Three for two doesn't add up, says book chain
The offer, which saw purchasers splash out on impulse buys for a decade, will come to an end next month
Rob Sharp is a freelance journalist specialising in arts and culture. He was on staff at The Independent from July 2007 to December 2011, first as a features writer, and then as the paper’s arts correspondent. He has written for a wide range of newspapers and magazines. For more information visit his website, www.robsharp.com or email him at email@example.com.
Thursday 01 September 2011
To some, it devalued the printed word, to others, it provided much-needed value during tough economic times. Now, the high street bookshop Waterstone's has axed its ubiquitous three-for-two offer from tables in its 300 British stores, in a bold move by its recently appointed managing director, the independent bookseller James Daunt.
Staff at the country's biggest book chain were informed of the news yesterday, marking the end of one of the most recognisable deals in publishing history. The offer, which saw purchasers splash out on impulse buys for just over a decade, will come to an end next month.
Mr Daunt, who founded the independent book chain Daunt Books in 1990, intimated that change was afoot in an interview in May. He claimed Daunt Books does not "despoil our books by putting stickers on them. We don't use price as a marketing tool".
The 47-year-old Cambridge graduate was parachuted in to run Waterstone's in June after the chain was sold by HMV to the Russian billionaire Alexander Mamut.
The book trade has welcomed the news that three-for-two is no more.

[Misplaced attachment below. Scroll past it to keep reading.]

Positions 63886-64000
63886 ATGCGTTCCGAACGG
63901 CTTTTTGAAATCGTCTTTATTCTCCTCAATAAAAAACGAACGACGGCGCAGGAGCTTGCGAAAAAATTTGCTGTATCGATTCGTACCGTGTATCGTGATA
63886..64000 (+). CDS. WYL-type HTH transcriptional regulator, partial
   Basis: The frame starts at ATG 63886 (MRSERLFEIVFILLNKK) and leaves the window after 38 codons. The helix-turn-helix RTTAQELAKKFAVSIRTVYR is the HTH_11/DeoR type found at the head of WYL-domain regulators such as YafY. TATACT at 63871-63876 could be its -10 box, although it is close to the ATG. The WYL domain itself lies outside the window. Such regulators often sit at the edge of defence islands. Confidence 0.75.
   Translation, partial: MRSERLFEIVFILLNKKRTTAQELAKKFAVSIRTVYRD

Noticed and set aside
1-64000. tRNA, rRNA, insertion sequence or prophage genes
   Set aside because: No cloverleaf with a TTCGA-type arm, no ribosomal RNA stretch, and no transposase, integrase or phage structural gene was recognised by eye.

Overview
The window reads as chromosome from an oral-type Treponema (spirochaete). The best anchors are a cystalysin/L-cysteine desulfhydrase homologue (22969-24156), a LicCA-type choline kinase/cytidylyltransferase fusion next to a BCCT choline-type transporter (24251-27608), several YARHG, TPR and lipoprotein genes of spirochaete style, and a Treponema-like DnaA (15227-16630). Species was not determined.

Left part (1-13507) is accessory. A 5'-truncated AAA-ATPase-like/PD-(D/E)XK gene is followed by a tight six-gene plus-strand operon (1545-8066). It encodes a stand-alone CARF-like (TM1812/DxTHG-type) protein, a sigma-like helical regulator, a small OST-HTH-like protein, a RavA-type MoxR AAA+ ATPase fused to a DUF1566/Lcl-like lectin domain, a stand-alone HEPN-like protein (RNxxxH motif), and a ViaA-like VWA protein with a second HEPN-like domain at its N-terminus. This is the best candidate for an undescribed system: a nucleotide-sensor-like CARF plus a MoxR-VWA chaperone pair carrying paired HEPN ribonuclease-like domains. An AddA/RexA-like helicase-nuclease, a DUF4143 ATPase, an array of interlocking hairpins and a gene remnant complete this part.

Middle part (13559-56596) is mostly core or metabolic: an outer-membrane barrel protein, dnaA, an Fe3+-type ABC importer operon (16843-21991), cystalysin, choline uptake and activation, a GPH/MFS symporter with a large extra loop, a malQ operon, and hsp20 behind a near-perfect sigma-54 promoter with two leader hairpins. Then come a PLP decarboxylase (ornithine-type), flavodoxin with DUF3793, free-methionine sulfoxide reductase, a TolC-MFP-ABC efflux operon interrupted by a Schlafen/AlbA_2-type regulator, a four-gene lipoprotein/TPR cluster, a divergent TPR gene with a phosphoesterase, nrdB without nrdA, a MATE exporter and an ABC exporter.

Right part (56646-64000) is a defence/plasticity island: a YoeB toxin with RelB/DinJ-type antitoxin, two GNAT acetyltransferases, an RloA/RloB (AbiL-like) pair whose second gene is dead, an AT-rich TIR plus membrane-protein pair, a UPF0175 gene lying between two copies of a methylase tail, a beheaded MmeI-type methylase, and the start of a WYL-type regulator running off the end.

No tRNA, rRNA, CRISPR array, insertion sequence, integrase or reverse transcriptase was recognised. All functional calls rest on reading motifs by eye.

"I think it's hugely significant," said Curtis Brown literary agent Jonny Geller. "When the offer first started I was against it because it seemed illogical. You walked away with three books, meaning it was longer before you came back to the shop. The flip-side was that consumers would be more likely to try something new. However you just got all the same books in all the three-for-two deals, with books by Katie Price stuck alongside the Man Booker shortlist."
Philip Downer, the former chief executive of Borders UK, which went into administration in November 2009, said it was the "right time to make this sort of change".
"At Borders we tested various pricing mechanics, but we tended to the get the strongest results when we used three-for-two," he said. "But the economic climate has changed. In the last 18 months we've had the Kindle, the iPad, and continued recession on the high street."
"The offer has been going for a decade and this is a clear sign that Waterstone's is under new management," said Neill Denny, editor-in-chief of The Bookseller. "To me it's a positive sign that they are moving away from price to sell books. I think the company became dependent on three-for-two and neglected other parts of their brand, including their stores, because the three-for-two offer was so good for them."
The three-for-two offer is likely to be replaced by discounts on individual titles. Publishing sources told The Bookseller that future options included £5 deals or staggered offers of £3, £5, or £7 for paperback titles.
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